If there's a moral to this story, it's probably that if you have kids, you need to help them understand sex and sexuality. Make sure they know about consent, protection, STDs, pregnancy, anatomy, periods, masturbation, nocturnal emissions, same-sex attraction, bisexuality, asexuality, porn, and whatever else they might need to know to be safe, sane, consenting, kind, knowledgeable people in their sex lives. I look back at my lack of education and the sexual taboos I grew up with, and wonder how I got out of it without even more significant damage. (I do have some issues that I'm not comfortable sharing on a public forum, but I've read things about other people's difficulties that are much worse). 

I know that sexual repression can occur without fundamentalist Christian beliefs. I think my family would have been secretive and embarrassed about these subjects even without the fundamentalism. But the fundamentalism added a huge dose of guilt and shame to everything, along with homophobic religious beliefs and forbidding any sexual outlet outside of marriage. It's more difficult to let go of certain teachings when you're afraid of God and Hell. 

I hope this was helpful, or informative, or mildly interesting. Fundamentalist Christianity can go fuck itself. 

 

 

  • Upvote 6
  • Love 2
Sign in to follow this  


0 Comments


Recommended Comments

There are no comments to display.

Create an account or sign in to comment

You need to be a member in order to leave a comment

Create an account

Sign up for a new account in our community. It's easy!

Register a new account

Sign in

Already have an account? Sign in here.

Sign In Now
  • Posts

    • Red Hair, Black Dress

      Posted

      Eric Hoover has the patented "Doug Phillips Vision Forum Wide Stance" (TM)

      • Rufus Bless 1
    • Jasmar

      Posted

      I loved the shout-outs to all kinds of cultural icons. They were usually very clever and entertaining, not just drivel for the little kids.

    • JermajestyDuggar

      Posted

      I can’t say how many times I’ve seen people who have adopted overseas say they were not aware of or not told of a child’s special need, disability, etc before they adopted. You have to go into it knowing you don’t have the full story. You have to go into knowing this child might have some pretty severe special needs and praying won’t fix it. 

    • Pecansforeveryone

      Posted

      Plus Jim Bob and Austin's parents are friends aren't they? They wereCV on World's Strictest Parents. Yeah, I doubt JB is worried about Austin rebelling. Plus, if someone who is able to support themselves leaves the show, what  is he going to do about it anyway?

    • Trying to understand

      Posted

      Quote

       

      I’ve watched quite a few videos over the past couple of days. I’m not a professional and do not know this family or this child.  However I do work with people with disabilities and have seen all kinds of brain damage and levels of autism.  From what I can see it appears Huxley has severe autism and mild brain damage as well.  When most people hear autism they think of aTemple Grandin, or the movie “Rainman”.  Severe autism is not “cool” or “fun and quirky “ it is heartbreaking.  Severe autism means the individual is nonverbal, and usually doesn’t communicate at all, by any means. They cannot express themselves and as a result often have severe outbursts.  I have seen refrigerators tipped over, have had co- workers have their noses and arms broken by clients.  I have had conversations with parents who have said “ I will never know if my child loves me” and one haunting time an adoptive parent of an adult say “ if I could go back in time I wouldn’t have adopted him, it’s my biggest regret”  I have watched adult siblings struggle with caring for their sibling after parents passed away, not actually knowing how to care for their sister and as a result were emotionally spent.  Severe autism is complicated, hard and draining for care takers.  It also is beautiful. One young man a care for has a smile that reaches your soul, another arranges all his things by color and it always makes me smile. Another doesn’t let the fact that he can’t communicate stop him from getting what he wants, and walks behind the snack counter at the movie theater to get his own popcorn.  I absolutely love my job, but I have seen how hard it is for families.  I don’t condone them giving him back, they should have researched more before they got him, they shouldn’t have had a baby after him. They did everything wrong, but they couldn’t give him the care he needs or deserved. Hopefully he is with a family that will love him even if he can’t show them the love back, hopefully he will get the right kind of therapy. I think he is better off.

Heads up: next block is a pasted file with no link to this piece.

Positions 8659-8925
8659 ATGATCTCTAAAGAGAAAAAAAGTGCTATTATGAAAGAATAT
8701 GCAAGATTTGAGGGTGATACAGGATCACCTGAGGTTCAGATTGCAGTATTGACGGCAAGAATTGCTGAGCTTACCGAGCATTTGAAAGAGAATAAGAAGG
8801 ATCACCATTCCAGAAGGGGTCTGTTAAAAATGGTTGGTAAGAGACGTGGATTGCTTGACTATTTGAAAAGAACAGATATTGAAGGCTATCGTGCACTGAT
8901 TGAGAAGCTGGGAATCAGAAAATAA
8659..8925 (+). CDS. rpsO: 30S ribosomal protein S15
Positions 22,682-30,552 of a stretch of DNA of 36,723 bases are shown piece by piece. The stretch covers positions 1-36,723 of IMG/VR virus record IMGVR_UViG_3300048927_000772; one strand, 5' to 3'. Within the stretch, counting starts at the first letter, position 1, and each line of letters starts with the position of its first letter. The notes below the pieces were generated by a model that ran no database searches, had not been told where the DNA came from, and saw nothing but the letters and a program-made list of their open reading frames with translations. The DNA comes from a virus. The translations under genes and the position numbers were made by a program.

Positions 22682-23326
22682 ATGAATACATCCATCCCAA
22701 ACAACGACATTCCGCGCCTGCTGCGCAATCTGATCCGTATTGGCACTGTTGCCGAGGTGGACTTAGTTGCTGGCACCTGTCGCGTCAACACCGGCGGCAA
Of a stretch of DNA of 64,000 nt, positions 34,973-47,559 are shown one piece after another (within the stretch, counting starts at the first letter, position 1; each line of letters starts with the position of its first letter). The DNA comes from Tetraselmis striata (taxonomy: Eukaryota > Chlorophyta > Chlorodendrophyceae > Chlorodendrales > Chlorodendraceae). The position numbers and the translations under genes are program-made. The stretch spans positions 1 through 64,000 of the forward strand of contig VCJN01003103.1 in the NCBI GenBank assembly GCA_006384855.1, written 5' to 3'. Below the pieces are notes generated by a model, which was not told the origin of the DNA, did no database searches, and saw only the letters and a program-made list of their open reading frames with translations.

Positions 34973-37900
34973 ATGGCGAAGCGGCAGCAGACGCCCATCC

• Upvote 1
      • Love 1


×
×
  • Create New...

Important Information

By using this site, you agree to our Terms of Use.